You are reading the older HTML site

Positive Feedback ISSUE 36


CES 2008 Show Report
by Adam Goldfine


With over 4 million square feet of exhibit space and a scant four days to cover it all, calling CES overwhelming is like calling Carmen Electra pretty. But through the veritable jungle of gear a few things became abundantly clear. 1) With the aid of computer modeling, materials research and just plain old experience and hard work, the state of the art has taken a giant leap forward, with a number of systems playing music that bore a frighteningly close resemblance to the real thing. 2) The technological innovations being pioneered at the top are trickling down producing some incredible sounding mid priced systems (for the high end that is) as well as lower priced systems. 3) Music servers have taken over the world and resistance is futile. I actually think this is a welcome if not somewhat daunting development and there is and will continue to be plenty of traditional technology to occupy those of us not ready to play on the bleeding edge.

My intention here is to report on what I found to be good sound for the money whether it is $600 or $600,000. And while the best and most expensive gear generally tended to sound the best, extremely satisfying sound could be found in every price range. It is a good time to be an audiophile. That being said, read on; I'm going to go soak my feet.

April Music

New from April Music (known for the Stello brand name) is the Aura Note, a one box 50 wpc integrated amplifier that also includes a top loading CD player, tuner, two USB inputs, an analog input and full remote control. One of the USB inputs can take a flash drive, memory stick or any other standard USB connected device. The other takes a mini USB cable. It also includes a headphone jack. All this for $1850.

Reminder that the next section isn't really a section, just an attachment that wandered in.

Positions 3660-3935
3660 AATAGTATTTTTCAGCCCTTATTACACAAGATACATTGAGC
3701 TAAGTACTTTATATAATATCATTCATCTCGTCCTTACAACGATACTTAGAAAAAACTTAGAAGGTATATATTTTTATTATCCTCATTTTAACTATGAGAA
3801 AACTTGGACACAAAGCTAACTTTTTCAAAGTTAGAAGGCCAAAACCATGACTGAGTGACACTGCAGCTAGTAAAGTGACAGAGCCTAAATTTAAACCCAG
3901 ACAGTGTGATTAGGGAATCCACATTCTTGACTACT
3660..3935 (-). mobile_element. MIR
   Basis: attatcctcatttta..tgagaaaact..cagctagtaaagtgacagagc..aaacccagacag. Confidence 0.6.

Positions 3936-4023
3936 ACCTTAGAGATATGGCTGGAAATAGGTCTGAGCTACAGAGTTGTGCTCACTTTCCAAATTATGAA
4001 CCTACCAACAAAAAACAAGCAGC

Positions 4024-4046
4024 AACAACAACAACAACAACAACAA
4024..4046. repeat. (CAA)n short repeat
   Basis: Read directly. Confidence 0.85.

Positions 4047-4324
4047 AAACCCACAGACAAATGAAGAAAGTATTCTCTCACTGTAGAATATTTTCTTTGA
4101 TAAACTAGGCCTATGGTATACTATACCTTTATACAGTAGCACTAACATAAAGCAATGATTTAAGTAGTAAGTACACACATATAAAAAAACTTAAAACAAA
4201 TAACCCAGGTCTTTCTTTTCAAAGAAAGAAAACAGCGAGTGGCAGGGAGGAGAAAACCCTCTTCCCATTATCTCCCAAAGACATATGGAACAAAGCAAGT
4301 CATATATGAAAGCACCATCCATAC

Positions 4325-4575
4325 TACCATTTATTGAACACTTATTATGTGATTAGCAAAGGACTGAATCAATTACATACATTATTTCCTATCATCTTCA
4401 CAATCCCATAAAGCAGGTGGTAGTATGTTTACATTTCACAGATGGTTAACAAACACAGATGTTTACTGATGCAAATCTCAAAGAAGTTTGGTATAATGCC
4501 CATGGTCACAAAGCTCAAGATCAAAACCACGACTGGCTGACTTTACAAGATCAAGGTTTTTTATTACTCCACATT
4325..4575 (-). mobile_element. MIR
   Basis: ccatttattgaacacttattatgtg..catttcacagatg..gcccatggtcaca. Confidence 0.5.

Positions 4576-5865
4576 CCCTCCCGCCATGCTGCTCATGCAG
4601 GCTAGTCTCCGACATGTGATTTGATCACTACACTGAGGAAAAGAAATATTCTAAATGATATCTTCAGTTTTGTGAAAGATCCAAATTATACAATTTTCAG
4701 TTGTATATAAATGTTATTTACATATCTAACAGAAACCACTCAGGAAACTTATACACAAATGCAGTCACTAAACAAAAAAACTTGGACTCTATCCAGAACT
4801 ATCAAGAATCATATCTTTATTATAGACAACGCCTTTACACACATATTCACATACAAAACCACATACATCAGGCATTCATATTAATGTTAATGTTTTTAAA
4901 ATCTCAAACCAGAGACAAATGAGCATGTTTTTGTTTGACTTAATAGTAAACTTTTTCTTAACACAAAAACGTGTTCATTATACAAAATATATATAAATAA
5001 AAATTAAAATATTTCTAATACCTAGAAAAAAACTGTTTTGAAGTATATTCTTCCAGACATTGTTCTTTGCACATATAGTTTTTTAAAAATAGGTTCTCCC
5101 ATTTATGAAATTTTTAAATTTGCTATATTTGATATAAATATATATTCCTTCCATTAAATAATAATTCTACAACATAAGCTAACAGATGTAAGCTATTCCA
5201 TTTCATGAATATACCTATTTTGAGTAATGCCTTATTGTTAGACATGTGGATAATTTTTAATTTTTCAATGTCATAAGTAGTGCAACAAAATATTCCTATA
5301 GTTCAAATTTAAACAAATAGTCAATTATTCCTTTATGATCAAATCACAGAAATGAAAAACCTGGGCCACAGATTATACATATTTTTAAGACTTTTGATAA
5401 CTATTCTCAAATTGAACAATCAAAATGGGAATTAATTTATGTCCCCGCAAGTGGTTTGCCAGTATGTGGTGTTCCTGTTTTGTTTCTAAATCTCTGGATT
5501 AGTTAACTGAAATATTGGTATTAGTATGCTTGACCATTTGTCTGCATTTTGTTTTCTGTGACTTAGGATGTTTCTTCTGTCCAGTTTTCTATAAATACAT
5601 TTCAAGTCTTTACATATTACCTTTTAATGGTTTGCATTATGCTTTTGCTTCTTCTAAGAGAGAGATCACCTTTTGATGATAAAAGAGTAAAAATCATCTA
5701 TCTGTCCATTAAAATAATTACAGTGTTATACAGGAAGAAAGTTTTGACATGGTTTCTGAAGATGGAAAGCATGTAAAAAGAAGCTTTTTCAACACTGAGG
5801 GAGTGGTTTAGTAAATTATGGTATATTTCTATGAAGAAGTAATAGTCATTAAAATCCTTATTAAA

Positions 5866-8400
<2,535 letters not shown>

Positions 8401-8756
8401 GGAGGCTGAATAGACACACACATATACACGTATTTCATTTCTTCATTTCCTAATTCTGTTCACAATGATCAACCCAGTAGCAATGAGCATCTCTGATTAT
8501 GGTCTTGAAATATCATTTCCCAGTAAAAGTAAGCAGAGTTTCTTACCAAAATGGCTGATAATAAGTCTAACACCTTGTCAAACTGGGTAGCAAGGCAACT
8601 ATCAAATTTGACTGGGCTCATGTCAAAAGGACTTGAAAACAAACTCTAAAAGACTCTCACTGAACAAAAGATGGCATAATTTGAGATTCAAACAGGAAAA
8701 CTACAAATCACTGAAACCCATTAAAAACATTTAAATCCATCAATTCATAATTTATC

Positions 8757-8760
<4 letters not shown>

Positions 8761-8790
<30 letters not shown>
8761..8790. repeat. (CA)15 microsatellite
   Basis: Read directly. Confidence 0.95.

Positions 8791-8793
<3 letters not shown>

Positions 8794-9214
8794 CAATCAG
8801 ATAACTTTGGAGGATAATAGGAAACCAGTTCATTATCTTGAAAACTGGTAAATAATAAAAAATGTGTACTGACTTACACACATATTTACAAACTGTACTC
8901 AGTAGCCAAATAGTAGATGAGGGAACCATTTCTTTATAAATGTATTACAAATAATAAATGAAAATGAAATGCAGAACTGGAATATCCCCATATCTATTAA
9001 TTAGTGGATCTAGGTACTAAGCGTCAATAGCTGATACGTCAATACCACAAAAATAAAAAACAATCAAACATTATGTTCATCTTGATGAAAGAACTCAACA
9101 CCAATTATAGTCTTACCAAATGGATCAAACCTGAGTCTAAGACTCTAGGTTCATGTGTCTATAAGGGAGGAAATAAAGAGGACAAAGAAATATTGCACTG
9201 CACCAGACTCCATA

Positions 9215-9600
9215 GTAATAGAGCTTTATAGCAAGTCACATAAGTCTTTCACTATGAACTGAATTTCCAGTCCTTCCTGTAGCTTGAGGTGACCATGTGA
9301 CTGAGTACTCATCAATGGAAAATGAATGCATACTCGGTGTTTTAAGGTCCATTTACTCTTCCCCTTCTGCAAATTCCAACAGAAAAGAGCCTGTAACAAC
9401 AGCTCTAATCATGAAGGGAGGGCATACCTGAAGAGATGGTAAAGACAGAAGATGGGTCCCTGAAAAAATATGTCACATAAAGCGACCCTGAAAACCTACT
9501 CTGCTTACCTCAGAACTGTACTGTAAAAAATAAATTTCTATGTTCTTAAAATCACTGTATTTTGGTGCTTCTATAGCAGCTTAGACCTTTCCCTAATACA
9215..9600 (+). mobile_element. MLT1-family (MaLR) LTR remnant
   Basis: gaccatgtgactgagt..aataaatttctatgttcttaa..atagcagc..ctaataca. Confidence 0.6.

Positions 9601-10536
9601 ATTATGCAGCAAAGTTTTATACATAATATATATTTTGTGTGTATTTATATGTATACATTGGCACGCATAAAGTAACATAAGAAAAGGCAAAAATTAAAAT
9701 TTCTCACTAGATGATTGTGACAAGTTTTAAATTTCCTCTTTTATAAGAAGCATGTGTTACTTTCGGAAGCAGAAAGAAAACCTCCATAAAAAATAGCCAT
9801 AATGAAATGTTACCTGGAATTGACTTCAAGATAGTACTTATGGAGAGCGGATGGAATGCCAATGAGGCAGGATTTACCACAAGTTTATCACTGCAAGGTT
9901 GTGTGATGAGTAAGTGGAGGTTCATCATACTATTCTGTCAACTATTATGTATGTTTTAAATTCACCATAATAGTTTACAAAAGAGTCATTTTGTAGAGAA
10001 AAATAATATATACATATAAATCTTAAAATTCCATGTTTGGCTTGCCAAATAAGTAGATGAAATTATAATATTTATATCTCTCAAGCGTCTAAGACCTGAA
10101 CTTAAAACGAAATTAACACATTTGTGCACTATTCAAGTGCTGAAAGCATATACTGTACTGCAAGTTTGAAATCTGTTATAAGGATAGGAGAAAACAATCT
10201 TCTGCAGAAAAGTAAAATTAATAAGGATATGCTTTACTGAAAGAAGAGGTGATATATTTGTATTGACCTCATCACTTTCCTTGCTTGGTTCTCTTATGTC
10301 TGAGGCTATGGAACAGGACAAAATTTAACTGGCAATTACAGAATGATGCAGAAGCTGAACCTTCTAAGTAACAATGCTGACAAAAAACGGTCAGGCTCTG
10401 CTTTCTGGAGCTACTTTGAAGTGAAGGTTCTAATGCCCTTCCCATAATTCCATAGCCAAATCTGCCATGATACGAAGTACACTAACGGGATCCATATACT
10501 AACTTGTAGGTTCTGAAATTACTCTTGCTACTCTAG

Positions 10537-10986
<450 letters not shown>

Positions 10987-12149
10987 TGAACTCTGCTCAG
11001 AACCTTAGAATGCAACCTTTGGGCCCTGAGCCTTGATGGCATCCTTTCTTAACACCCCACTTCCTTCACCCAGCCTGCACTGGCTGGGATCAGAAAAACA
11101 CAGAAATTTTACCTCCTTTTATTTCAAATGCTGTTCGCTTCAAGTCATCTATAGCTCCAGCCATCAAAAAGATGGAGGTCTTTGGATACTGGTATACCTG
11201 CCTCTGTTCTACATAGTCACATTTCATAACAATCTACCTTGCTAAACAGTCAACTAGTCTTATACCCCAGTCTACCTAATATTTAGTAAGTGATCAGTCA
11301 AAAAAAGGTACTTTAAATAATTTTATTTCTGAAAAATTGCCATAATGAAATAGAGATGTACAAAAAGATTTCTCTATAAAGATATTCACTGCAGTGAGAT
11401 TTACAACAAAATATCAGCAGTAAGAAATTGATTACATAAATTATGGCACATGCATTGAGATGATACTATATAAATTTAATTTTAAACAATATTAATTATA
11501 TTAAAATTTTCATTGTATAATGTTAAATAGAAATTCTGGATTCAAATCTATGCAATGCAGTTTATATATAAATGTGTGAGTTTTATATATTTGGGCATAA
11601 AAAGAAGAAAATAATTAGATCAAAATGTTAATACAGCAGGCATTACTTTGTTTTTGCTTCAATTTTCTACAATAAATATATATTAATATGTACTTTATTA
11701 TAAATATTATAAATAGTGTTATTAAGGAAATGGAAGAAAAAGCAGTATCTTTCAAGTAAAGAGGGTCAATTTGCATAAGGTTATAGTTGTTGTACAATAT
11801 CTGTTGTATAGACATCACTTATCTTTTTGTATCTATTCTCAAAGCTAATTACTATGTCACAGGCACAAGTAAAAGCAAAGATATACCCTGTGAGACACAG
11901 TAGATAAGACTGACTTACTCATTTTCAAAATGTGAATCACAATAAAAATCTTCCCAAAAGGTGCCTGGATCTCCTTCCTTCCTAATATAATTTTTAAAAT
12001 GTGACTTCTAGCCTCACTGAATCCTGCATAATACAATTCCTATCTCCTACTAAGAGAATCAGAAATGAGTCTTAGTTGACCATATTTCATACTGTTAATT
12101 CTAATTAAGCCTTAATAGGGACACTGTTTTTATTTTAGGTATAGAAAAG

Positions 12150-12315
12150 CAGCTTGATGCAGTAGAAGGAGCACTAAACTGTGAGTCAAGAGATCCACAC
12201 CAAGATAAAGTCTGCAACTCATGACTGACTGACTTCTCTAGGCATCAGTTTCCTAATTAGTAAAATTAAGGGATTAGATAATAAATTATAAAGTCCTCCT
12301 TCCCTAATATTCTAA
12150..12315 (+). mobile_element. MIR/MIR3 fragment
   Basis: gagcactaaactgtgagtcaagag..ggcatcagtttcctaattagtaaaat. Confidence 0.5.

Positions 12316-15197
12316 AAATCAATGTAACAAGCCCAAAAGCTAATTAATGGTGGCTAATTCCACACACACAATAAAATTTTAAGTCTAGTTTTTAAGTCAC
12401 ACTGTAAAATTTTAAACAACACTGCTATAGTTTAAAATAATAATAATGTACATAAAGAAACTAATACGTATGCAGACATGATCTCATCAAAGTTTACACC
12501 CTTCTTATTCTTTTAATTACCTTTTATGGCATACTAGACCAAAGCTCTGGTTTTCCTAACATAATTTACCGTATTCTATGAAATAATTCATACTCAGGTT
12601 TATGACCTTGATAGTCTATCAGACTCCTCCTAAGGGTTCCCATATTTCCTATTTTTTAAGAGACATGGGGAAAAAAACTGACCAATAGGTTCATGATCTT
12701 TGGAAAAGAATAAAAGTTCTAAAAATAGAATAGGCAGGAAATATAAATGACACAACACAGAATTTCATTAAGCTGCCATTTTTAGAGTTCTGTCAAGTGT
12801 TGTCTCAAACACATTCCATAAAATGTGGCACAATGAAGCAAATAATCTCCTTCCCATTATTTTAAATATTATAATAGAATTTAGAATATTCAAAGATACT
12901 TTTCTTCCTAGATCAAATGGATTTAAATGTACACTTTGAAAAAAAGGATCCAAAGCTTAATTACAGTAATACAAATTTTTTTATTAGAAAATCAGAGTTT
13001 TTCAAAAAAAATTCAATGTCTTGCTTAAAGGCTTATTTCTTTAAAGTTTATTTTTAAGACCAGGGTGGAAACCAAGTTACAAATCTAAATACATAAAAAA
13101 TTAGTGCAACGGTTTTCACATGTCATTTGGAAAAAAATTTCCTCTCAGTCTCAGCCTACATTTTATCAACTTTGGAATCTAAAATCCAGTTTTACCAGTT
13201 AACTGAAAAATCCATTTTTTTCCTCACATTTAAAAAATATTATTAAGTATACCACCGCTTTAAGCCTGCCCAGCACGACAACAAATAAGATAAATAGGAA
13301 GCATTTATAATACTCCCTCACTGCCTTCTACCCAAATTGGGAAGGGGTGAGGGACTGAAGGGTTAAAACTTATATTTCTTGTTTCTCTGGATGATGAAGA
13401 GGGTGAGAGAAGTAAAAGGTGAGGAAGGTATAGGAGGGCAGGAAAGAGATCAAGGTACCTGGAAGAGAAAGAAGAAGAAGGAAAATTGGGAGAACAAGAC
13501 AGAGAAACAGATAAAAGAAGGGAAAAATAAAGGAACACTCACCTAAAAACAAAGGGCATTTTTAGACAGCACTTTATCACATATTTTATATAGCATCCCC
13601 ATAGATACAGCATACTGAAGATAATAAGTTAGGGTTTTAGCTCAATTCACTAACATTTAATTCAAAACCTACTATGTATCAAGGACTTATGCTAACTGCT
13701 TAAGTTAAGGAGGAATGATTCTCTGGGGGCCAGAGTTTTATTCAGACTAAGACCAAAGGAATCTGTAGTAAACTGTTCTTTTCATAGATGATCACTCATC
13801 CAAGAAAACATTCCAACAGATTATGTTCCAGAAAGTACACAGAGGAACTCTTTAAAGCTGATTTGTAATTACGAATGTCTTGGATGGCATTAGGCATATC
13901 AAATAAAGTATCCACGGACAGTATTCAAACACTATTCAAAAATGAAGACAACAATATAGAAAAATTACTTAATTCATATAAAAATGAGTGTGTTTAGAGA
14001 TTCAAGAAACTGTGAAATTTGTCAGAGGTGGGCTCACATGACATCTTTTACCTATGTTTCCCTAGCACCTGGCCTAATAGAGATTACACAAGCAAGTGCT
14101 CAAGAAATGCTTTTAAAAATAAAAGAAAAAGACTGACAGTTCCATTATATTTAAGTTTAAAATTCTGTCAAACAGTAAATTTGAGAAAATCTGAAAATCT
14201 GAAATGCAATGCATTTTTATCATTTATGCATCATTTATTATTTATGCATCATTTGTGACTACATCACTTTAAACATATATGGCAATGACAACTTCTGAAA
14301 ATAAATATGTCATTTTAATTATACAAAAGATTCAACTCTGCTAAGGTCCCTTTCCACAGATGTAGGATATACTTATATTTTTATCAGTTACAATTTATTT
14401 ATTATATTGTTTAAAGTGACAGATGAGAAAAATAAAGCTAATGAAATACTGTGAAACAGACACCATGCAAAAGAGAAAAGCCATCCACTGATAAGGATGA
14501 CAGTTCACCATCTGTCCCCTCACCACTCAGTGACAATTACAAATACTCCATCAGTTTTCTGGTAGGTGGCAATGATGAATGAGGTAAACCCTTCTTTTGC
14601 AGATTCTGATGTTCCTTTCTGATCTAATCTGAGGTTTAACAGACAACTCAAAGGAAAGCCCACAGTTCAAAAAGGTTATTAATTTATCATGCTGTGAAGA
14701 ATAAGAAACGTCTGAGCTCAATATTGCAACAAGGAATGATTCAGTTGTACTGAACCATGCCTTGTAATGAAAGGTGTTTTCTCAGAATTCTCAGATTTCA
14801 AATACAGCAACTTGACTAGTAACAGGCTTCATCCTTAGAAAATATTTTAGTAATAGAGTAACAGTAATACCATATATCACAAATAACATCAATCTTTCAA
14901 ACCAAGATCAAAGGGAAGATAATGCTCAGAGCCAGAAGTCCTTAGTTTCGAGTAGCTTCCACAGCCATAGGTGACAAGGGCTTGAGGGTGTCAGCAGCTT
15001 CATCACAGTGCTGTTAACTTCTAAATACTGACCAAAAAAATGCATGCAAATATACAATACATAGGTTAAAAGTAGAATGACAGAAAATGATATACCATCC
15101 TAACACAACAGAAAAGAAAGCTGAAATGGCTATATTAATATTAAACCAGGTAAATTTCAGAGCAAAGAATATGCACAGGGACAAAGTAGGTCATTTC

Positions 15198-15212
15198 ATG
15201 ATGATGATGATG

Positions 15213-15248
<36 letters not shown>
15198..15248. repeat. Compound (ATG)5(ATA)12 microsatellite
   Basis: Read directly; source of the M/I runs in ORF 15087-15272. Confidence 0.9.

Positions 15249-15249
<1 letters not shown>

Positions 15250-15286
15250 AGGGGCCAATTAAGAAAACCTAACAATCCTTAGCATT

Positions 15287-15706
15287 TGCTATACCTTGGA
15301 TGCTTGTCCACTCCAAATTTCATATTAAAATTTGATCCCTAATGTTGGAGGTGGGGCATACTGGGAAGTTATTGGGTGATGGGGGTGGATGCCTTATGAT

The companion Aura Note Model One speakers are a two way bass reflex design with a 5.25 inch woofer and a 1 inch silk dome tweeter. Response is claimed as 70 Hz – 22 kHz with 86.5 dB sensitivity and 6 ohm impedance. They measure 6.7" W x 9.8" H x 11" deep. The price is $650/pair including 3 foot cables!

The sound from this combination was surprisingly rich and musical and is clearly a high end bargain. I'm thinking of getting one of these for a second system.


French speaker manufacturer, Atohm debuted the Grand Thrill Series loudspeakers, the GT1 mini monitor and the GT2 floor stander. They are distributed by VMax of Triangle fame. The brand has been in the US for one year and these models should be shipping by the time you read this. The sound was smooth and sweet, and somewhat atypical for a French design. Very engaging. $3500 for the GT1 and $6500 for the GT2.


iPod docs were everywhere and in some surprising places. British manufacturer Bowers & Wilkins was showing their Zeppelin iPod dock featuring five drivers, 100 wpc of amplification and an S-VHS out jack for connecting your docked iPod to an external monitor. I didn't get a chance to hear it but its appearance was striking. $599


At 16 ohm input impedance and 98 dB efficiency, Bastani's Apollo open baffle loudspeakers are an SET lovers dream come true. The speakers are designed around (2) 12" wide band drivers covering 100 Hz to 10 kHz with no crossover. They also feature (2) 1" horn loaded dipole tweeters and (2) 15" powered sub drivers. The sound was seductive driven by Navison SET amplification and among the best at the show. Yours for a mere $23,800.